The sun shone through the open window, splashing morning light over the wooden floor of the wide room. Within were two bunk beds, carved from richly coloured timber; but only one was currently occupied.

Keegan rose unwillingly out of her sleep to find herself burrowed comfortably under the warm blankets, hugging her pillow soothingly. Or it would have been comfortable… except for the fact she ached in places she didn’t even know she had. With a groan, Keegan rolled over, reaching up to touch her tender head. The action stretched the scabbed graze on her arm, and the events of the previous night came back to her.

“Oh… yeah…” blearily, Keegan sat up, cross-legged under the blankets. “Oooh, Hazel’s gonna kill me,” she groaned, hiding her face in the pillow. Her stomach was already twisting with apprehension and she wished the day was over. Why, oh why, couldn’t she learn?

With a sound of utmost disgust, she threw aside the blankets, turning to sit on the edge of the bed with the pillow still on her lap. Unfortunately she forgot about the bed above hers, whacking her forehead painfully on the frame.

Her head throbbed, reminding her it had already put up with enough damage in the past night. Leaning over the pillow, Keegan wished she could crawl back into bed. No, I shouldn’t stay here longer than necessary, she told herself sternly. It’s your own fault… you know it is… none of them are going to trust you as long as you’re around. Besides, that Morty guy is kinda creepy...

For several moments she sat there, trying to convince her body that yes, it was fine, and it would be able to handle getting out of bed. Finally, her muscles complaining the whole way, she tossed the pillow aside and got up.

Several minutes later she stumped wearily downstairs to find Eusine in the lobby of the Pokémon Centre, waiting impatiently. Oh, boy… maybe they’re not letting me off the hook as easily as I thought… She hesitated at the base of the stairs, but there was no other way out and the caped young man had already spotted her.

Nurse Joy peered at her as she approached the Pokémon Centre’s counter silently, not at all sure what to say. “Are you sure you should be up?” the pink-haired nurse asked with a frown. “You looked terrible when you came in last night.”

Keegan grinned, hiding any evidence of her aches and pains. It wasn’t the first time that she got herself injured, and probably wouldn’t be the last. “Yeah, sure,” she answered in a perky voice which belied the graze on her arm and the dark circles under her eyes. “What about my pokémon?”

Joy held out the two pokéballs with a slight smile. “They’ll be fine.” Gratefully, Keegan took them and added them to her belt before turning to Eusine.

“Look,” she began, looking down at the floor. “I’m really, really sorry I went into the tower last night. It was pretty stupid of me.”

Eusine shrugged, white cape flapping gently. “I’m not the one you should be apologising to,” he said honestly, but his tone of voice sounded aloof, as though she were a peasant and he the envoy of a greater power. “I’m Morty’s friend, but that doesn’t mean I have the right to enter the tower without permission either.” His expression darkened, the thin lock of hair which hung over his eyes making them seem slightly more accusing. “But I also know when to show respect where it is due,” he added, and Keegan flushed. That was very similar to what Miriam had said before Keegan left Alto Mare…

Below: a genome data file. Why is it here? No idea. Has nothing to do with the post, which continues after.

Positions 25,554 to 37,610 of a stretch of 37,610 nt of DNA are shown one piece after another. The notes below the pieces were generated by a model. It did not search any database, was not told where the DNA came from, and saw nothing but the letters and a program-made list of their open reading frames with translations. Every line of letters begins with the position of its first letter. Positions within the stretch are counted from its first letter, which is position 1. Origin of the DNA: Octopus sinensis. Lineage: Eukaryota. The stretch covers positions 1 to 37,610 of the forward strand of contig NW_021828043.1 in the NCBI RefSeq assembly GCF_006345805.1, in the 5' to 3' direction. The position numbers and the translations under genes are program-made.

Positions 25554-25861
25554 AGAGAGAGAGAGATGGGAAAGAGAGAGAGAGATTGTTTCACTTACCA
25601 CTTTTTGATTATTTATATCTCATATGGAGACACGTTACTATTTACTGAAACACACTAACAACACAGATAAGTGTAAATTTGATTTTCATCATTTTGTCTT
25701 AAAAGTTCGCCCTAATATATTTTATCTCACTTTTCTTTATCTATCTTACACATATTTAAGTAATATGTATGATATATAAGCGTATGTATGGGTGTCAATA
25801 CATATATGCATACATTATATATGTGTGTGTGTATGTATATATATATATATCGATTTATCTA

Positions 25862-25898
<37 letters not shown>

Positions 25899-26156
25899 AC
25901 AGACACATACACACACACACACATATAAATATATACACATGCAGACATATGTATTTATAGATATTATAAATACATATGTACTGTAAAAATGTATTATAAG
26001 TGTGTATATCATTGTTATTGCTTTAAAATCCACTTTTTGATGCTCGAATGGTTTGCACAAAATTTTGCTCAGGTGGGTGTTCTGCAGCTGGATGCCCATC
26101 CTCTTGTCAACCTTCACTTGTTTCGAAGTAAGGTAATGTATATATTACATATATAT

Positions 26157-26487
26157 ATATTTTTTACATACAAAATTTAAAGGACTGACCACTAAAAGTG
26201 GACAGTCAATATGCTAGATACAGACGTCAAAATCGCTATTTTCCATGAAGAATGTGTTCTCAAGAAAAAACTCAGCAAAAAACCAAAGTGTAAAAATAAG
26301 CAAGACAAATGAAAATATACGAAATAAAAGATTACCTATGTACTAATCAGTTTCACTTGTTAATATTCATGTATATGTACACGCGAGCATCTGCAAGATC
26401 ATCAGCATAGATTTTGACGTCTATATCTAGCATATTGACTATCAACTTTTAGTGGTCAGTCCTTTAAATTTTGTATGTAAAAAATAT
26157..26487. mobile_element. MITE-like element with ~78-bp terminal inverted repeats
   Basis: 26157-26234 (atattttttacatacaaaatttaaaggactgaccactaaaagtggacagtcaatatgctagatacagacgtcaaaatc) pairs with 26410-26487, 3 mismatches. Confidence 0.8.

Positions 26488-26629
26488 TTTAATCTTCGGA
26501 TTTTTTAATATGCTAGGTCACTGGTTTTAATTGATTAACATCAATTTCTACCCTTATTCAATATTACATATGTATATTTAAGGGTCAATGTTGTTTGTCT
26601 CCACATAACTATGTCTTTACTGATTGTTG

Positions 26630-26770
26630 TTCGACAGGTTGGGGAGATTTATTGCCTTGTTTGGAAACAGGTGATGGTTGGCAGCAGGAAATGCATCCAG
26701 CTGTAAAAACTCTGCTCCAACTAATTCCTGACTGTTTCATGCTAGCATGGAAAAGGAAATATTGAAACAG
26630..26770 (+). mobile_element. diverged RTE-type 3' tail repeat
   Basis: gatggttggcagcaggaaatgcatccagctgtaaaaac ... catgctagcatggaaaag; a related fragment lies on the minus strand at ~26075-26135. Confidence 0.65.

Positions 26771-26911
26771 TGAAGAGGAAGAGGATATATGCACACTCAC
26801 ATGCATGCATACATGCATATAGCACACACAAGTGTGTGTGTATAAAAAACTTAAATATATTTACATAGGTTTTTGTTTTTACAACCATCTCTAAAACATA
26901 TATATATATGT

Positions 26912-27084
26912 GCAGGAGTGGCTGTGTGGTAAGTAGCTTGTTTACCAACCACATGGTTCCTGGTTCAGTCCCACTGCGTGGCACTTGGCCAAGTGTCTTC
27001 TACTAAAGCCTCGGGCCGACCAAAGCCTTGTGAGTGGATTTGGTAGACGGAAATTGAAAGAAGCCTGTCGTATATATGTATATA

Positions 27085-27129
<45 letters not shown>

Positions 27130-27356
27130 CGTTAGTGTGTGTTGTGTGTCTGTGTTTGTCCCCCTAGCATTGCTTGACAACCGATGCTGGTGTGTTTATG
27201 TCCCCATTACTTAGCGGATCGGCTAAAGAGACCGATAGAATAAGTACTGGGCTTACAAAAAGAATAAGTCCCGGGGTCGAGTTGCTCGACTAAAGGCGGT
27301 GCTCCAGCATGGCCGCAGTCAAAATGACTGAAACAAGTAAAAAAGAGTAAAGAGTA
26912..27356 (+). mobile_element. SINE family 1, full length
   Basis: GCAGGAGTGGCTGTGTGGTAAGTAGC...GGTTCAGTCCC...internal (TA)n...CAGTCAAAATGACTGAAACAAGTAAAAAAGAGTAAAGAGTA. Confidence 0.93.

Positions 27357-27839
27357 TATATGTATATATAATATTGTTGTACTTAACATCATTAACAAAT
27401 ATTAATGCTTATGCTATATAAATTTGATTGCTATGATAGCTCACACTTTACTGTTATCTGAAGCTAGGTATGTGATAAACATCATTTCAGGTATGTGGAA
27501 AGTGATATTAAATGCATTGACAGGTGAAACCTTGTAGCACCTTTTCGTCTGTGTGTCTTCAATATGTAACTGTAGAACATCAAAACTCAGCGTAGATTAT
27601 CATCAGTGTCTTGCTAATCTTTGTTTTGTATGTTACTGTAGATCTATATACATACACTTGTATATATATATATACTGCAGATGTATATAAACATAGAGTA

Eusine turned towards the exit, looking at her expectantly. “Come along. We have to go to the gym.” And he strode out of the Pokémon Centre. Wondering whether she should be worried or not and feeling slightly annoyed at his superior tone, Keegan trailed after.

She quickened her pace so she could catch up to Eusine as they passed a few early-morning trainers heading into the Pokémon Centre. “Are the other intruders okay?” she asked anxiously. Even though she knew they meant nothing but harm, she still felt guilty for getting them hurt.

Eusine glanced at her, his blue eyes serious and yet distant. “They’re fine,” he answered shortly. “They looked a lot worse than they are. The legendary dogs aren’t bloodthirsty by nature; most pokémon aren’t.” He frowned slightly in brooding contemplation. “No, that’s a disposition reserved for humans.” Keegan fell silent, considering that as they passed by a man opening his shop. Ecruteak City was beginning to wake up, the early morning making the air fresh.

“Why are we going to the gym?” Keegan asked after a while, her eyes flickering to the Tin Tower in the distance. The sun gleamed off the canopy at the apex, making it seem serene compared to the battlefield it had been the night before.

“Because that’s where the closest arena is,” Eusine answered flatly. “And I’m not letting you leave Ecruteak without a battle.” Keegan’s head snapped around to look at him apprehensively, suddenly charged with adrenaline. She couldn’t remember ever being in a proper battle in her life. “And Morty wanted to see you about something,” Eusine added after a moment, a slightly amused smile twisting his lips at her expression. It softened his eyes slightly, making them seem more down-to-earth and less superior. “I think he’s going to offer you a reading.”

“A… what?” Keegan blinked, confused and hardly listening, wondering whether Eusine would accept a rejection. Somehow she didn’t think so…